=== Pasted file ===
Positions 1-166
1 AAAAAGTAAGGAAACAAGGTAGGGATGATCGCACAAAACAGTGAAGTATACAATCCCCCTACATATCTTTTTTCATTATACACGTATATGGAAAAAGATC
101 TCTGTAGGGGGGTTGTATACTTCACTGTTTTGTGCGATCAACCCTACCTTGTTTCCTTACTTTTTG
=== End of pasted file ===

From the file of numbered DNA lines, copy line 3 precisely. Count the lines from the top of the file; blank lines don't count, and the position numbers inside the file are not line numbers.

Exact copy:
101 TCTGTAGGGGGGTTGTATACTTCACTGTTTTGTGCGATCAACCCTACCTTGTTTCCTTACTTTTTG